There is a growing awareness of hypnosis as a tool to take things that have gone wrong and fix them; but not as many people realise that hypnosis is also a great tool for doing good stuff even better.
Take renowned Swiss adventurer Andre Piccard, for example. Piccard—his grandfather was a balloonist and his father an undersea explorer—along with British pilot Brian Jones, made the first round-the-world balloon trip, some forty-six thousand kilometers non-stop, in 1999. Last year he went one better. He and fellow Swiss Andre Borschberg flew the solar-powered airplane Solar Impulse around the world.
Piccard did the piloting on the leg across the Atlantic Ocean—more than three days in the air, no stopping, and almost no sleeping.
How did he do that? How did he get the most out of the little sleep he managed, and stay focused, dealing with winds, staying on course, when he was awake?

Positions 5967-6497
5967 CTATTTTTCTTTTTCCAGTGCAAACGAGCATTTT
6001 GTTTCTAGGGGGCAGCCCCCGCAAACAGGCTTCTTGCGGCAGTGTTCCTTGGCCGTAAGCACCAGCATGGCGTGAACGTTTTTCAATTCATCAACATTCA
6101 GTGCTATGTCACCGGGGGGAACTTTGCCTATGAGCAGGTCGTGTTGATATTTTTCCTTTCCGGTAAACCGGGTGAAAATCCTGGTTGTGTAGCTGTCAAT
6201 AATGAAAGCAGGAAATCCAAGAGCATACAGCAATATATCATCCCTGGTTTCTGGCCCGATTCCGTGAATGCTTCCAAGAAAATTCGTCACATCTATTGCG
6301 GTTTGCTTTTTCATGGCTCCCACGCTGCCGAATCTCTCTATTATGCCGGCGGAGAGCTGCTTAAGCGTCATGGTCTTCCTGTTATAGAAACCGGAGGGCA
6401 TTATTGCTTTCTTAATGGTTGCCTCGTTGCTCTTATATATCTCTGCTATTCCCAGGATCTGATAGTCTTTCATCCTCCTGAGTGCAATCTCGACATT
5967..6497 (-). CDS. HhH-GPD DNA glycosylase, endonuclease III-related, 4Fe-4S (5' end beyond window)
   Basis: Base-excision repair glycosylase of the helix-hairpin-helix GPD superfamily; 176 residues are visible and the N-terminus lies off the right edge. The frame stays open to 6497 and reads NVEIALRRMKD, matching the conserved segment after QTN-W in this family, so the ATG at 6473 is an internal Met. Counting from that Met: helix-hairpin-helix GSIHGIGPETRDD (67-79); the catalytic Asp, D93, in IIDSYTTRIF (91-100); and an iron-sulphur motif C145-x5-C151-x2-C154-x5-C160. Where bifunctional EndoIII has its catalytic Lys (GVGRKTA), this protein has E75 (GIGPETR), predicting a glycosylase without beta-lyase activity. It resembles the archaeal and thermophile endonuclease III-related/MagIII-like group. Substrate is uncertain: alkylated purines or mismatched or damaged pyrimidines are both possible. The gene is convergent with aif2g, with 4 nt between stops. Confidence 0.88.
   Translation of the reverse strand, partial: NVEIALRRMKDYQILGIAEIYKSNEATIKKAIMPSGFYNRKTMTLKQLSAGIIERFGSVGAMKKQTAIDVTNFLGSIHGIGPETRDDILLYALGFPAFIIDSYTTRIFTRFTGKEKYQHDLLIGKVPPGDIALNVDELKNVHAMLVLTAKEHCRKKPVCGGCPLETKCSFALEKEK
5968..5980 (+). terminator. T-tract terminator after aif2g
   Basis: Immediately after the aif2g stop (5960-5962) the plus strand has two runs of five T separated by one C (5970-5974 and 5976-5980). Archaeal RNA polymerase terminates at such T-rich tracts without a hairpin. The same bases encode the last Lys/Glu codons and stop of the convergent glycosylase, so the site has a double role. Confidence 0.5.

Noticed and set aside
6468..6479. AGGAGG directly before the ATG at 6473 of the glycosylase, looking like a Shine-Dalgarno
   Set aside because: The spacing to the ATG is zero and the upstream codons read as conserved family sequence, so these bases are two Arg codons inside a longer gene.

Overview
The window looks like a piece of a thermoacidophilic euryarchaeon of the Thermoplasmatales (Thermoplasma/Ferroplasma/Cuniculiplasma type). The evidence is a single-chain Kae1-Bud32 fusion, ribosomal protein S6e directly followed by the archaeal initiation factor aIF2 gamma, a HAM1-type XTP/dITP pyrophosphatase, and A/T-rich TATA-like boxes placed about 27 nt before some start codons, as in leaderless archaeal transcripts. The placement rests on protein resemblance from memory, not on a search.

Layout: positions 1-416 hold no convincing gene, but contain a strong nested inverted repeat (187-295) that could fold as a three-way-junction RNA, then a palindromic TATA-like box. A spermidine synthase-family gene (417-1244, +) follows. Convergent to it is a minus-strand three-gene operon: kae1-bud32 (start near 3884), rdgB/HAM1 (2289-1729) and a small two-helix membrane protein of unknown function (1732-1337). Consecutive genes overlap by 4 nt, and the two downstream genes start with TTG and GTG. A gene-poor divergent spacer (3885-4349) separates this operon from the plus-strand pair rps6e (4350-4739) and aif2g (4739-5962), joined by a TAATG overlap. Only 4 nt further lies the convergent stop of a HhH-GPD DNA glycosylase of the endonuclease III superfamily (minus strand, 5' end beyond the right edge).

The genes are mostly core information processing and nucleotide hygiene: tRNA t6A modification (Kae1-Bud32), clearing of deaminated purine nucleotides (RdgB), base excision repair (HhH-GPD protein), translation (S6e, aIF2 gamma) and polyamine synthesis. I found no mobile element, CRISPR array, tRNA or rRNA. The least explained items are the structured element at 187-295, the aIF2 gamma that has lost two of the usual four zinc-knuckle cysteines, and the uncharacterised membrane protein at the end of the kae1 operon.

He used hypnosis.
Piccard’s day job is being a psychiatrist. He is also a trained hypnotist. He used self-hypnosis to keep himself functioning on that long, long flight.
Piccard’s feat offers a good example of how you can use hypnosis to do the things you do every day, but do them better.
For instance, are you going to school, or studying an acting role, or learning to play an instrument? Learning always requires focus, concentration, and memorisation—all things you will do better if you have the skill of self-hypnosis.
Athletic skills also get a boost from the use of hypnosis. If you are an athlete, you probably already know the value of mental rehearsing. Doing that while you are in a light trance makes it even more effective. Plus, with hypnosis you will be able to work longer and harder, with better results. With some sports, you can even compete in a trance.
So if you have a task to accomplish, or a skill to learn, or a talent to polish, think of making your first step a call to a, trained clinical hypnotist—in Gold Coast think Greg Thompson—to learn the hypnotic skills that will make a difference.